The “flame” nurtures my creativity, the is-ness and the spirituality that grows within me like a tree. The gigantic oak tree behind Jeff represents the boundless, enormous creativity I possess. It shelters and spreads toward the sky. Moths will feed on the precious, tiny new growth, block the warmth of the flame, distract the spirit. Also, the moths call out to me to pay attention to my inner voice.
I wonder what I’m capable of. What would we all be capable of if we limited or eliminated the distractions–the moths–in our lives that flutter around our flames? Why is it so difficult to do? Is it more difficult today than ever before because of all the options, all the choices, the distractions, the obligations, the urgent, the important, the news-feed, the status updates, the photos, the narcissistic dance steps, the ego-based chatter, the addiction of self-importance and the fear of obscurity we associate with leaving the Social Network, the tribe? Is it time once again to leave the comfort zone and strike out to the wide expanse of the unknown, uncertain country beyond The Shire?
When I think of giving up the cigarettes, distancing my time from contemptuous Facebook and other social apps, and the myriad other distractions that make me “feel good” or “connected, somehow”, I become uneasy. And yet, I know what I would do instead–I’d write more, workout more, pick up the violin and play, read more, study Spanish, and become a better cook, better lover, brother, and friend. I’d become a Shaman. I’d practice mindfulness, meditate, apply Toltec Wisdom to my life and my counseling practice more than I currently do. I’d stop half-assing things. I’d commit fully. I’d stand independent, connected to those around me. I’d love more. I’d spend less energy on certain people who just don’t matter all that much. I’d have more real friends and fewer “Facebook Friends”. I’d spend much less time in my head. I’d learn to separate the urgent from the important, and become very clear about all the shits I give. I’d howl again and run at night beneath the full moon. I’d remember what I’d forgotten. I’d unlearn much of what I’d been taught by well-meaning charlatans.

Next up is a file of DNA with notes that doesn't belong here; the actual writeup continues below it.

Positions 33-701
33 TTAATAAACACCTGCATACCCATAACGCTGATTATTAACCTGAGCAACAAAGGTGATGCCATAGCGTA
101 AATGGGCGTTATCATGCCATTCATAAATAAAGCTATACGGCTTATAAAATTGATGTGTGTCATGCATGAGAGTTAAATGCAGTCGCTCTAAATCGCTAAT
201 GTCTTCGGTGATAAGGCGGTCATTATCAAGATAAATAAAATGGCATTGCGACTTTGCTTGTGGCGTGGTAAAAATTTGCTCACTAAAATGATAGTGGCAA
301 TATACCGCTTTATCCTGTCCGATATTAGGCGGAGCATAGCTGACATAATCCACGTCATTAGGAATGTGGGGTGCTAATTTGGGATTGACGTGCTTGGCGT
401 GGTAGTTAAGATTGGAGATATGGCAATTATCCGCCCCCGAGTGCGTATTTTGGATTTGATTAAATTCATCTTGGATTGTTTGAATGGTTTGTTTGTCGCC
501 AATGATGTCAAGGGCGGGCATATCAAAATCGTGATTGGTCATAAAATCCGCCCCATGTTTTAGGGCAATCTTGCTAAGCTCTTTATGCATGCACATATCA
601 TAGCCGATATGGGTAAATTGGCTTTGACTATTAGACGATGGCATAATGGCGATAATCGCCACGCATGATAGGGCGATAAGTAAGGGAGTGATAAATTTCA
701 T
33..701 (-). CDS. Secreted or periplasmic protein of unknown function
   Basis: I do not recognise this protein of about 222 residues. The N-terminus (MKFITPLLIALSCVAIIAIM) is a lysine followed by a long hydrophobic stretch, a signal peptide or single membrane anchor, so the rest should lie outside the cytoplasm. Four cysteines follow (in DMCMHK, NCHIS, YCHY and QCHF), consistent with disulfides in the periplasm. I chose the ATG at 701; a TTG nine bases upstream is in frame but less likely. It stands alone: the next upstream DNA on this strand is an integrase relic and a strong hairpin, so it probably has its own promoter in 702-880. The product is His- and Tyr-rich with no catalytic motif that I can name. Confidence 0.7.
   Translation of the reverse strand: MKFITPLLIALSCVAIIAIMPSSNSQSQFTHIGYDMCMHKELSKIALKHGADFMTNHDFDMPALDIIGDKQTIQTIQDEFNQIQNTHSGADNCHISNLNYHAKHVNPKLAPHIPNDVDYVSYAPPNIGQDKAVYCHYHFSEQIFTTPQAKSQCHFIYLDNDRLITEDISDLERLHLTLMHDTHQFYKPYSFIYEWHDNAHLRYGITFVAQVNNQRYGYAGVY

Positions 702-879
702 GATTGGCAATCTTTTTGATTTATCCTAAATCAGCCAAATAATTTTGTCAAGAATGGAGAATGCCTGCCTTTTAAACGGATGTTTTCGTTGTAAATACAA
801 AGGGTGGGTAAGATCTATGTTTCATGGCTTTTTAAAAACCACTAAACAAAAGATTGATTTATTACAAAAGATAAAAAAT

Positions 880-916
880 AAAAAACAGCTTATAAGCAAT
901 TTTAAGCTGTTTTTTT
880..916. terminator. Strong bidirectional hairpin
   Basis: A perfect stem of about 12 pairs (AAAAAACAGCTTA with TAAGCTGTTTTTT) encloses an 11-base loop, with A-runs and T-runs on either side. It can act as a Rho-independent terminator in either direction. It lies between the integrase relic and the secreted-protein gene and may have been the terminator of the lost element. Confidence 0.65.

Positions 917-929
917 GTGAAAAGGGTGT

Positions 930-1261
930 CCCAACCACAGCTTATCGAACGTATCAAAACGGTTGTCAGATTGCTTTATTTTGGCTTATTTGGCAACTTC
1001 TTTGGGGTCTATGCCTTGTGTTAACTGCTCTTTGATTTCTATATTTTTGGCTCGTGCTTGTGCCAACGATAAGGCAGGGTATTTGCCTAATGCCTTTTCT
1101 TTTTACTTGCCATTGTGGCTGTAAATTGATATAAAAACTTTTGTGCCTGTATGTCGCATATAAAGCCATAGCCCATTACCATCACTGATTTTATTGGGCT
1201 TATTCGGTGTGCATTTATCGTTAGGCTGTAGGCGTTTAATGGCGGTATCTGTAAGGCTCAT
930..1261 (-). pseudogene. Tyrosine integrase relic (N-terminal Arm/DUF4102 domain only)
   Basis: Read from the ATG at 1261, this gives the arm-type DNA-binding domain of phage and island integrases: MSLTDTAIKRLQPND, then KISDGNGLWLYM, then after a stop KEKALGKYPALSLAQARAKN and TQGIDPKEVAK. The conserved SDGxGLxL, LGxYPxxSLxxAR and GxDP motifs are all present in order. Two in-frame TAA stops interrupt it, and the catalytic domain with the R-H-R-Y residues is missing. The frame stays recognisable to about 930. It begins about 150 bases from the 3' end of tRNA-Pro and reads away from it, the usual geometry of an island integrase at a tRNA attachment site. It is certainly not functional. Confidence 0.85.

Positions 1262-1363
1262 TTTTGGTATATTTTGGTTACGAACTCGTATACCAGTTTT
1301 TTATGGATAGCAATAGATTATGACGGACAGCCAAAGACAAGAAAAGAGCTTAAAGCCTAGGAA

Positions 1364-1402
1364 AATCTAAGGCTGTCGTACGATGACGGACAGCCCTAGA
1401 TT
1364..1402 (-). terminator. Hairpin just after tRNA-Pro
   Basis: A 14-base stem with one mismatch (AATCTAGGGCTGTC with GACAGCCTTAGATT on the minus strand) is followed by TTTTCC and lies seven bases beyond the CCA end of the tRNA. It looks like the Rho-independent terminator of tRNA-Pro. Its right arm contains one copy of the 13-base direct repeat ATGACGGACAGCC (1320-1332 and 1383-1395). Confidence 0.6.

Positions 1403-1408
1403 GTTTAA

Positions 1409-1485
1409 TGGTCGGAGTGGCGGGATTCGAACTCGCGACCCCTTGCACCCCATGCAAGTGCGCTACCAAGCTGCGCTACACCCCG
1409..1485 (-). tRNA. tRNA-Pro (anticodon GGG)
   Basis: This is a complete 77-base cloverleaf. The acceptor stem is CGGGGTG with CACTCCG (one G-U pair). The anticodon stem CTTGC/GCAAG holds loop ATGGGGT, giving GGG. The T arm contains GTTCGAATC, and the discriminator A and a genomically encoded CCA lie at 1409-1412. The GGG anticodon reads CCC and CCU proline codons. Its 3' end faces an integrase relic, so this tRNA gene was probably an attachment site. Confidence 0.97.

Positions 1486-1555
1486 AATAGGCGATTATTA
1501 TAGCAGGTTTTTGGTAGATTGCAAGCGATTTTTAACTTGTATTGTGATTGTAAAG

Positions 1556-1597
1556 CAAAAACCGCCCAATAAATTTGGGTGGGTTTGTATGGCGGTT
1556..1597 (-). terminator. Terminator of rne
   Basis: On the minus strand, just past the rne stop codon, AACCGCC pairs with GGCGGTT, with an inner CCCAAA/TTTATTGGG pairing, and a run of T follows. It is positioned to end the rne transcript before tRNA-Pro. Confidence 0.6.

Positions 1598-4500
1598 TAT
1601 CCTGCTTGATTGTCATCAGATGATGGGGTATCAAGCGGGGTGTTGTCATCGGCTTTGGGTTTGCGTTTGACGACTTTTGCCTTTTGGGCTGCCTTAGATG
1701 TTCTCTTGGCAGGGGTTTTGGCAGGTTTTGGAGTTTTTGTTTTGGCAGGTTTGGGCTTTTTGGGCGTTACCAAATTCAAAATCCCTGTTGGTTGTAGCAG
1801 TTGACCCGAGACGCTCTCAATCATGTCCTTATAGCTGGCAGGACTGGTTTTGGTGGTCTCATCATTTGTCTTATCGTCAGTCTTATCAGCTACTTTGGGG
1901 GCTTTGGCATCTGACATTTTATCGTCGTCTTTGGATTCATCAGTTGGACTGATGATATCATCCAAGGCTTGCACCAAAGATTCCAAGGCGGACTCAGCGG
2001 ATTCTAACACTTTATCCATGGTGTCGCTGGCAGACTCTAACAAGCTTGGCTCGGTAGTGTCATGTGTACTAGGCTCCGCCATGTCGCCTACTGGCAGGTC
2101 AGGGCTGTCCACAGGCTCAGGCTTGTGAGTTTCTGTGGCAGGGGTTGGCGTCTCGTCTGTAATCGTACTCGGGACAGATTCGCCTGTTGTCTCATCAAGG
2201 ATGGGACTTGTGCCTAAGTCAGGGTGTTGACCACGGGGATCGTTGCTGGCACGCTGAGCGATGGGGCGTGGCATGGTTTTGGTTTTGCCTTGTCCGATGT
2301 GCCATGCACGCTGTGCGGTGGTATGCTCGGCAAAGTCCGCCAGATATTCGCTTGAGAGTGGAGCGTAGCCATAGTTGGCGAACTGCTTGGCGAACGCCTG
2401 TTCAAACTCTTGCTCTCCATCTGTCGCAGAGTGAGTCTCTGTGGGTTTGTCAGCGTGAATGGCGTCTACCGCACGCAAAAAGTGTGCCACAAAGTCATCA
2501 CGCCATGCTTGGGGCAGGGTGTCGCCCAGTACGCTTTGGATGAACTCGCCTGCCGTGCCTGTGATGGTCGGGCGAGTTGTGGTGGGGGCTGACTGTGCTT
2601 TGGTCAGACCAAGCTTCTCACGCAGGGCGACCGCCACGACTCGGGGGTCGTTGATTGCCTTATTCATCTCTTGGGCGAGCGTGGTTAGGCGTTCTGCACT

So what’s stopping me? Honestly–what if I do all these things and no one is there to give me a gold star for doing it? What if I become all this and more, and no one notices? What if I do this and nothing amazing happens? What if it’s hard to commit fully? What if I get bored? What if I lose the spontaneity? What if commitment is just too difficult? What if none of this matters anyway?
Commitment to personal growth is a continual struggle–and I know I’m not alone. The struggle to win acceptance, and succeed has fueled me for as long as I can remember. My fear is this: If I really commit, and I start to see progress, and I get better, what will I have to struggle against? Then again–what would my life be like if I did one thing, each day, that scared me? How many moths would I burn up as the flame of creativity grows in intensity?
Like Jeff said in the dream, with a deep belly laugh: “You don’t need these antibiotics anymore. You can stop taking them now.”
My subconscious knows I’m healthier than I “think” I am. I need to stop thinking my way into living differently and live my way into a different way of thinking. Well, shit. I just put it down in print so I guess I’d better commit to it.
*And, a special thanks to Jeff for showing up unannounced in my dream. I appreciate it, buddy.